Picks and Pans Main: Tube
The latest round of problems started when CBS yanked an interview with an ex-cigarette company executive from a report on tobacco industry practices that led off 60 Minutes on Nov. 12. The exec had signed a confidentiality agreement with former employer Brown & Williamson, and CBS lawyers were worried that the interview would provoke a lawsuit by B&W.
It's always fun to blame the lawyers, but in this case they acted with reason. Last August, Philip Morris reached a multimillion-dollar, out-of-court settlement with ABC after Day One reported that tobacco companies "spiked" cigarettes with extra nicotine. Still, when the 60 Minutes tobacco piece ran minus the interview, correspondent Mike Wallace said on-air that he felt "dismayed" at the network's decision. His view was echoed by others, including 60 Minutes' Morley Safer, who joined Wallace on Charlie Rose's PBS talk show to lament that CBS had listened to its lawyers.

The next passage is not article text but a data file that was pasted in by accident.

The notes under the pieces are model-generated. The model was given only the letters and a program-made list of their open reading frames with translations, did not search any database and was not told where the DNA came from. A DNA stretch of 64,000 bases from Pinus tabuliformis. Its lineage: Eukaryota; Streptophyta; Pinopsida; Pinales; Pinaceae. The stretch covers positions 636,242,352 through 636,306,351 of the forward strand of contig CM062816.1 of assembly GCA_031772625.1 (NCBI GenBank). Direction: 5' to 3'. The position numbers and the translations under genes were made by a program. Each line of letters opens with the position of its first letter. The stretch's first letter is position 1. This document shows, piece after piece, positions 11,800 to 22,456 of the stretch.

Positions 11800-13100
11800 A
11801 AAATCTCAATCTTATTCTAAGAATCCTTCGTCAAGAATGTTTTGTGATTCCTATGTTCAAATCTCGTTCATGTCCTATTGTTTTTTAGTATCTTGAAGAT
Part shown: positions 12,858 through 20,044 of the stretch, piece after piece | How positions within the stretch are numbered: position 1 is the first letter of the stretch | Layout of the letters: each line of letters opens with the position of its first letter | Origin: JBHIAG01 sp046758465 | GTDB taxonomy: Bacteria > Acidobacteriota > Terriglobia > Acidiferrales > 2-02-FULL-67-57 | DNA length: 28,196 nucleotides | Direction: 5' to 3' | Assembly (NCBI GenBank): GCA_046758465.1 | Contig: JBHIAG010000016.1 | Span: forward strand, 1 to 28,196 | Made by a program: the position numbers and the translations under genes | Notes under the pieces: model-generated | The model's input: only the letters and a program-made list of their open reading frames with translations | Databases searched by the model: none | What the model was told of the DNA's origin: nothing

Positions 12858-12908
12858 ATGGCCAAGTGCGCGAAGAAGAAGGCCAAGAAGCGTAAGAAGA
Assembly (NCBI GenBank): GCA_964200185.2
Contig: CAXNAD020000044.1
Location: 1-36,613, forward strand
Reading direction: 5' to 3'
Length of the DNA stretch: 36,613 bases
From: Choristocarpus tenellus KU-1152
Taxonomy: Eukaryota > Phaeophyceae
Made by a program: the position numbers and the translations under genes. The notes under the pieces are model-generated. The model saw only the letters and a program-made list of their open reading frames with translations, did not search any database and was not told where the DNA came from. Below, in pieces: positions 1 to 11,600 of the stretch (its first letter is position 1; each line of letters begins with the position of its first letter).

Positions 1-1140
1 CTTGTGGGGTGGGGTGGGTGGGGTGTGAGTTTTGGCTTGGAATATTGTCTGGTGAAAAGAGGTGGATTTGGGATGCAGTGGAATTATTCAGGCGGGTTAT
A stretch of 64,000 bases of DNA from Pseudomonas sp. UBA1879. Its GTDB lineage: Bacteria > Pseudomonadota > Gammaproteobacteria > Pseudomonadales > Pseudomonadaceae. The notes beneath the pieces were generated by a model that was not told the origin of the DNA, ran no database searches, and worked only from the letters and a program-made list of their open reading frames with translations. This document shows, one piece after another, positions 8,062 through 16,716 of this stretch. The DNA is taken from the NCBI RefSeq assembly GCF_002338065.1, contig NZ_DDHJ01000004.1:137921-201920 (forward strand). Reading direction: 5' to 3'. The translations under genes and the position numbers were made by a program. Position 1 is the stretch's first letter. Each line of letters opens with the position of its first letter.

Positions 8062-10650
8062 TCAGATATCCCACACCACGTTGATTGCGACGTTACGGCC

Subsequent reports, however, have shown that the network was bound by agreements that Wallace and other 60 Minutes staffers chose not to reveal—agreements that compromised the show's standards of journalism. Legitimate news outlets don't usually reach for their checkbooks, no matter how much they would like to increase circulation or ratings. But apparently the exec who added the sizzle to 60 Minutes'Nov. 12 piece, former B&W research vice president Jeffrey Wigand, had received a $12,000 fee from the show for consulting on a previous story. The show also promised Wigand that he could approve whether the interview would run and indemnified him against libel. When this information was leaked, Wallace and other 60 Minutes hard-liners made a swift dismount from their high horses. A furious Safer, meanwhile, sent a letter to Charlie Rose, accusing "the principals involved in the story" of allowing Safer to defend the interview without informing him of the concessions.
What a mess. It makes you wonder: Has 60 Minutes' hour passed?